The Nobel Prize

Vernon L. Smith (b. 1927)



Vernon Smith was born in Wichita, Kansas, USA in 1927. He was awarded a BS in electrical engineering by the California Institute of Technology (Caltech) in 1949. As an undergraduate, Smith recalls attending lectures given by visiting scholars such as Robert Oppenheimer and Bertrand Russell. His interest in economics was stimulated by a course he took in the subject at Caltech. Wider reading acquainted Smith with a number of different approaches to economics, some of which complemented the methodologies of physics and engineering with which he was already familiar. To discover whether or not he might have a career appetite for economics, Smith returned to Kansas and studied for a master’s degree. He was awarded an MA in economics by the University of Kansas in 1952. In his Nobel Memorial Prize autobiographical notes, Smith remembers being particularly influenced by a course in the development of economic thought taken as part of his master’s programme. The material he encountered allowed him ‘to acquire knowledge of all the supporting structure, tools and primary sources of inspiration’ in economics (Nobel Foundation, 2004). Smith’s commitment to the discipline was by now confirmed and he moved to Harvard University, completing a PhD in 1955. Here he was taught by, among others, Alvin Hansen and Wassily Leontief; he also took courses from Paul Samuelson at nearby Massachusetts Institute of Technology.

Smith’s first teaching post after leaving Harvard was in Indiana at Purdue University, where he remained until 1967. At Purdue he was assistant professor (1955–56), associate professor (1957–59) and professor (from 1961). In 1961–62 he was visiting associate professor at Stanford University. In 1967, Smith took up a professorship at Brown University, leaving the following year for a similar post at the University of Massachusetts where he worked until 1975. From 1974–75, Smith was visiting professor at Caltech. In 1975 he moved to the University of Arizona at Tucson as Regents’ Professor of Economics. Since 2001 Smith has been Professor of Economics and Law at George Mason University, Arlington, Virginia.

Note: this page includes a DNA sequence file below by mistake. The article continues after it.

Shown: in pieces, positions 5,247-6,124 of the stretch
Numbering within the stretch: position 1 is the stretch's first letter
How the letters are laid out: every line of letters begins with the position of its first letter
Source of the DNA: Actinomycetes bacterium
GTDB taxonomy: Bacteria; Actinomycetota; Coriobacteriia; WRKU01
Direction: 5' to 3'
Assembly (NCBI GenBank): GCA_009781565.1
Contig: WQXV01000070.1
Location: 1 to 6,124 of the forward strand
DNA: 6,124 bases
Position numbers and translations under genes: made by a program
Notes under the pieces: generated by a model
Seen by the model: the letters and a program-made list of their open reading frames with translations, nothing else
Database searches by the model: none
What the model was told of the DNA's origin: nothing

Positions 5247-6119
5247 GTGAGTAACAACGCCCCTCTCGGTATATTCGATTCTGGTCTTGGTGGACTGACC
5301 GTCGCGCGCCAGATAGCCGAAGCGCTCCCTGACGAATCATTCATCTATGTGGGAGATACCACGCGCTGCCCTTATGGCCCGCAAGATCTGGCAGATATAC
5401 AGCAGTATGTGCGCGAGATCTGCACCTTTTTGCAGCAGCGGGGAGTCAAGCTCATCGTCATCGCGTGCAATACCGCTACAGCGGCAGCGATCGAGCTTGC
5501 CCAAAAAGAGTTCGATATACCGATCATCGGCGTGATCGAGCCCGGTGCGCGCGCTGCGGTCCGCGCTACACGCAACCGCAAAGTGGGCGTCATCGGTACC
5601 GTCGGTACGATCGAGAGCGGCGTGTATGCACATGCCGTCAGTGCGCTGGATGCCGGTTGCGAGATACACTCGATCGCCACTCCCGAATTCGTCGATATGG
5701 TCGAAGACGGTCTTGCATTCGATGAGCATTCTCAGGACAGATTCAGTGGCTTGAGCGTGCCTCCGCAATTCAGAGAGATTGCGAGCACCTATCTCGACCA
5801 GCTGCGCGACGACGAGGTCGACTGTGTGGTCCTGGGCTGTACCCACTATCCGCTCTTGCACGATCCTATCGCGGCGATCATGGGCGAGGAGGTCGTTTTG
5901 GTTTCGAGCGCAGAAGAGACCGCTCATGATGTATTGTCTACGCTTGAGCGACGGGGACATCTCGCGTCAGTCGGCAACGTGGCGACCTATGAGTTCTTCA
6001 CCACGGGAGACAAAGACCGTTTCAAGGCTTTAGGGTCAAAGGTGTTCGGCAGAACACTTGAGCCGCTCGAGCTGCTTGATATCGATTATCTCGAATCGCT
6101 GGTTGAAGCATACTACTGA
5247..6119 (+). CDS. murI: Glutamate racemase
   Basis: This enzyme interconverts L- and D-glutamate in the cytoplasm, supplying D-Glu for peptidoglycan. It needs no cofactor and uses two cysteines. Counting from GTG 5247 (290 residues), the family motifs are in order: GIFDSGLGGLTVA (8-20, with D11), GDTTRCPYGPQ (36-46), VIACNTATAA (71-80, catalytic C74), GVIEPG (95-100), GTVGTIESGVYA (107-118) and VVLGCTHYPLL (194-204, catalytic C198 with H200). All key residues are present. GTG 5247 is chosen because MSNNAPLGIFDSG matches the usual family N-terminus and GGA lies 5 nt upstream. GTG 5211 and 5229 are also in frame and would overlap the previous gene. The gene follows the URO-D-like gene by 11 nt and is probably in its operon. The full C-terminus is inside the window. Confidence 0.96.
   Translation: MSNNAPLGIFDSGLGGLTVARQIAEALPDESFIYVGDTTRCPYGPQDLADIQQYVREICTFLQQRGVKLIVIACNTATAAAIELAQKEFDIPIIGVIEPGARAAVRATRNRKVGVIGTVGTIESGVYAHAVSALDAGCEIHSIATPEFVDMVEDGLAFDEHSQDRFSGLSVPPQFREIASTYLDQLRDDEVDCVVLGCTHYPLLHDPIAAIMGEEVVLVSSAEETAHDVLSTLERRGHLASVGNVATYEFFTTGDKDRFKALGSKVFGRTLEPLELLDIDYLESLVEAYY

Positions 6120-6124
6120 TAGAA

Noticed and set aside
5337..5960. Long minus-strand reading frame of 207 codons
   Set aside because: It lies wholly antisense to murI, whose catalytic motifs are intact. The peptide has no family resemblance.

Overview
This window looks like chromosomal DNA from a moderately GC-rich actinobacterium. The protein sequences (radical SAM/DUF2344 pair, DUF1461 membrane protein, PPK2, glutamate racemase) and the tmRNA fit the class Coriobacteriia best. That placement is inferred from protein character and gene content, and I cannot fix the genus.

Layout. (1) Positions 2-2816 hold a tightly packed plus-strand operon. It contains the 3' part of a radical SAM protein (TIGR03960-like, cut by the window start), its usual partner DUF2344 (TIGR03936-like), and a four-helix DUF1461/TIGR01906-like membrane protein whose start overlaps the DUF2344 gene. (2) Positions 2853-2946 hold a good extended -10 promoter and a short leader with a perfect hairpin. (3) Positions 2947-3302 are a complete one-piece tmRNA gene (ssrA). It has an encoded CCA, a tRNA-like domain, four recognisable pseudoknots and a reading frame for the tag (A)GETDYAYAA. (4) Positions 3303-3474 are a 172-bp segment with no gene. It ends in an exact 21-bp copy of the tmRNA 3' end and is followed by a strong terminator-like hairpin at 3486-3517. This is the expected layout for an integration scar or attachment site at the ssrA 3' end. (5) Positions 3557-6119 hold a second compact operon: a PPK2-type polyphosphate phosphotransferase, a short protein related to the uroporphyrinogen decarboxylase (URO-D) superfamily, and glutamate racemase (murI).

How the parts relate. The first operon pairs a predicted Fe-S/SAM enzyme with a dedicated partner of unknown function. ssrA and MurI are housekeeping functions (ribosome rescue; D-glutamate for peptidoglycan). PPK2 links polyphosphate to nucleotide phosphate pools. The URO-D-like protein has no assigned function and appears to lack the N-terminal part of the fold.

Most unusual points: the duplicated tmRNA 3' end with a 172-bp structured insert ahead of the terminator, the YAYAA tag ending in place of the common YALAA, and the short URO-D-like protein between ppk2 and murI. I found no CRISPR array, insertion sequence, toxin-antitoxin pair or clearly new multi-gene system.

Smith’s awards and distinctions include past presidencies of the Public Choice Society, the Economic Science Association and the Western Economic Association. He has been a Sherman Fairchild Distinguished Scholar at Caltech, a Ford Foundation fellow and a fellow of the Center for Advanced Study in the Behavioural Sciences. He is a fellow of the Econometric Society, the American Association for the Advancement of Science and the American Academy of Arts and Sciences. In 2002, Smith was awarded the Nobel Memorial Prize in Economics ‘for having established laboratory experiments as a tool in empirical economic analysis, especially in the study of alternative market mechanisms’ (Nobel Foundation, 2004).

In his first teaching post at Purdue University, Smith ‘found it a challenge to convey basic microeconomic theory to students. Why/ how could any market approximate a competitive equilibrium?’ (Nobel Foundation, 2004). While at Harvard, Smith had participated in E.H. Chamberlin’s class-based experimental demonstration that markets need not produce the equilibrium outcomes predicted by economic theory because they are imperfectly structured. Chamberlin assigned buyer and seller roles to students in class to produce his results. This method proved to be Smith’s inspiration but he modified it for use at Purdue in two important ways: first, he refined the institutional setting to make it more open and competitive and, second, he allowed for several successive ‘trading days’, so that participants could learn from their experiences in the experimental marketplace.

Smith found his results quite staggering: instead of confirming Chamberlin’s work, they contradicted it. Equilibrium rapidly emerged  in accordance with the strictures of price theory and this continued to happen regardless of nuances in the design of the basic experiment. Even when the number of agents was limited to single figures, equilibrium was still reached. Smith had certainly found a powerful means to illustrate the simple elegance of the market mechanism to his students. Getting his work accepted by his peers proved a rather more difficult proposition. These early experiments were eventually reported in a paper in the Journal of Political Economy (Smith, 1962), though only ‘after two revisions, four negative referee reports and an initial rejection’ (Nobel Foundation, 2004). Even economists who will one day win the Nobel Memorial Prize sometimes have it tough.

Further experiments investigated the influence of actual financial rewards on the behaviour of student subjects as economic agents. Smith found that paying subjects according to their ‘success’ in the marketplace was a powerful means of ensuring that their motives reflected those the investigator was trying to reproduce. He also discovered that the greater the reward, the faster the emergence of ‘rational’ behaviour among subjects (Smith, 1964).

Smith’s growing interest and expertise led him to offer a graduate seminar in economic experimentation at Purdue starting in 1963. His lecture notes from this period would later form the basis of a paper in the American Economic Review on induced valuation (Smith, 1976a). The Nobel Memorial citation for Smith declares that this paper as ‘a practical and detailed guide to the design of economic experiments in the laboratory and a motivation for these guidelines … serves as a paradigm for experimental scholars in economics’ (Nobel Foundation, 2004).